The ENIAC, an Electronic Computing Machine.

London, Macmillan & Co., 1946.

8vo. Without wrappers. Extracted from "Nature. No. 4015, Saturday, October 12, 1946, Vol. 158". A fine and clean copy. [Hartree:] Pp. 500-6. [Entire offered issue: Pp. 495-528].

First printing of this "first paper on an electronic digital computer published in a large-circulation international scientific journal." (OOC).
The ENIAC was the first general-purpose electronic computer. It was a Turing-complete [computationally universal] digital computer capable of being reprogrammed to solve a full range of computing problems.

"Hartree, a British mathematician, first learned of ENIAC [Electronic Numerical Integrator And Computer] in 1945, when he saw the as-yet uncompleted machine during a visit to the Moore School. In 1946 he returned to the Moore School as a participant in the Moore School lectures, advising on nonmilitary uses of ENIAC; during this time he became the first Englishman to work with the machine. He was the first to bring news of ENIAC to Great Britain, publishing the above article in Nature shourtly after his return from the United States. Although he himself invented no new calculating devices, Hartree's promotion of electronic digital calculating methods in scientific computation helped to stimulate the development of more powerful computers like Cambridge University's EDSAC." (OOC).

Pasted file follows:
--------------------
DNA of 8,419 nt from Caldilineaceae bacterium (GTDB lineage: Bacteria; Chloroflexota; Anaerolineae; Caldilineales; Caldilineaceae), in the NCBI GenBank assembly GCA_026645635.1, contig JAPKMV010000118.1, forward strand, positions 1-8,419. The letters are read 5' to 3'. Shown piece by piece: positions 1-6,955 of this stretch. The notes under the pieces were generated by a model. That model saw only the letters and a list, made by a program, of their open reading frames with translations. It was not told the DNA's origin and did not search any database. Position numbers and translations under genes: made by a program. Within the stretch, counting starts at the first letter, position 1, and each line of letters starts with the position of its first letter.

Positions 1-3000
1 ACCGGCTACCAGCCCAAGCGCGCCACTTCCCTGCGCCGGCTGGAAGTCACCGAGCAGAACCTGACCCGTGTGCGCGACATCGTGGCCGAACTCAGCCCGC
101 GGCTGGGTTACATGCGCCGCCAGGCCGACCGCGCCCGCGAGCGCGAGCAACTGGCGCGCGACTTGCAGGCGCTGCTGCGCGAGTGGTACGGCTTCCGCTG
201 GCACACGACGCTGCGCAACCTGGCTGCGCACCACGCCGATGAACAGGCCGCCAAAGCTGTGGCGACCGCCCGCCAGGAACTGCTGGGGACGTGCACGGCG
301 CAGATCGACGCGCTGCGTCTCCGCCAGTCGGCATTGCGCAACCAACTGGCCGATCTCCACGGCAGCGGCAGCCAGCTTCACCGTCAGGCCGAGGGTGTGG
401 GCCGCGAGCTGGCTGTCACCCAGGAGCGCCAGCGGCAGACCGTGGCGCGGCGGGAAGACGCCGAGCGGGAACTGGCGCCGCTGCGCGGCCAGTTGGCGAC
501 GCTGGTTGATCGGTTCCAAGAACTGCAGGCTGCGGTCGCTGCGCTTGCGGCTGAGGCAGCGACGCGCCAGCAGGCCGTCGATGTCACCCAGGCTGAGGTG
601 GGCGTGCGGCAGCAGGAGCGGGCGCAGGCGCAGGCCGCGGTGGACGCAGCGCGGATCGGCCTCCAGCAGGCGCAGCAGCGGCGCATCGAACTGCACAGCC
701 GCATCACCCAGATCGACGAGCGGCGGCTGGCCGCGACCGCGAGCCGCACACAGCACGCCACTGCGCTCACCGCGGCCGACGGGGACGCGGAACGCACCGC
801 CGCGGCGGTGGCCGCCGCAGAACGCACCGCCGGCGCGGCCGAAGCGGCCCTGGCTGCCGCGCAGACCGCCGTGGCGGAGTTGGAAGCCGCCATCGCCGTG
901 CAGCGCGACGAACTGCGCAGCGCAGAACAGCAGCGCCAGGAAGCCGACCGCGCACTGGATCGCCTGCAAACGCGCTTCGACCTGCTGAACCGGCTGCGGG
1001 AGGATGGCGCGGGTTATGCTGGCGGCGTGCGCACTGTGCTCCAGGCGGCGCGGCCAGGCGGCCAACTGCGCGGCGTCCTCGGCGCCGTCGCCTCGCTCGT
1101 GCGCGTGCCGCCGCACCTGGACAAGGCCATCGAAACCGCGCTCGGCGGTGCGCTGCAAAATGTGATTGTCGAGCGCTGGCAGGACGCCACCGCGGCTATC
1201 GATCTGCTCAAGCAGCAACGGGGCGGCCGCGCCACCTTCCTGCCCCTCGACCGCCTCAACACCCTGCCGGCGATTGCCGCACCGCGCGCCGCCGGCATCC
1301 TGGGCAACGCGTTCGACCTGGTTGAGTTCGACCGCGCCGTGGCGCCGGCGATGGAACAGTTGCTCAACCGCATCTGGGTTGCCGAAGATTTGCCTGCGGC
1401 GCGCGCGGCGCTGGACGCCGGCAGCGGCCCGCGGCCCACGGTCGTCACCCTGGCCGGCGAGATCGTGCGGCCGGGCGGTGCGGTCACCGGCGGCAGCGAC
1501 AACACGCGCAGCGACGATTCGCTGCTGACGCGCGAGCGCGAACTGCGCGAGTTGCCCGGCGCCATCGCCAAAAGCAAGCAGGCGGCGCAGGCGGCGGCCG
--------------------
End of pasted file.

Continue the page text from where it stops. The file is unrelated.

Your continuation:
The ENIAC was compared to today's standard rather large: It was 100 feet long, 10 feet high, and 3 deep and contained 18,000 vacuum tubes, about 70,000 resistors, 10,000 capacitors, and 6,000 switches. It consumed 140 kilowatts of power, so much power that, when operated, the lights in a nearby town dimmed.

See: Hook & Norman. Origins of Cyberspace 648.

Order-nr.: 44828

DKK 3.500,00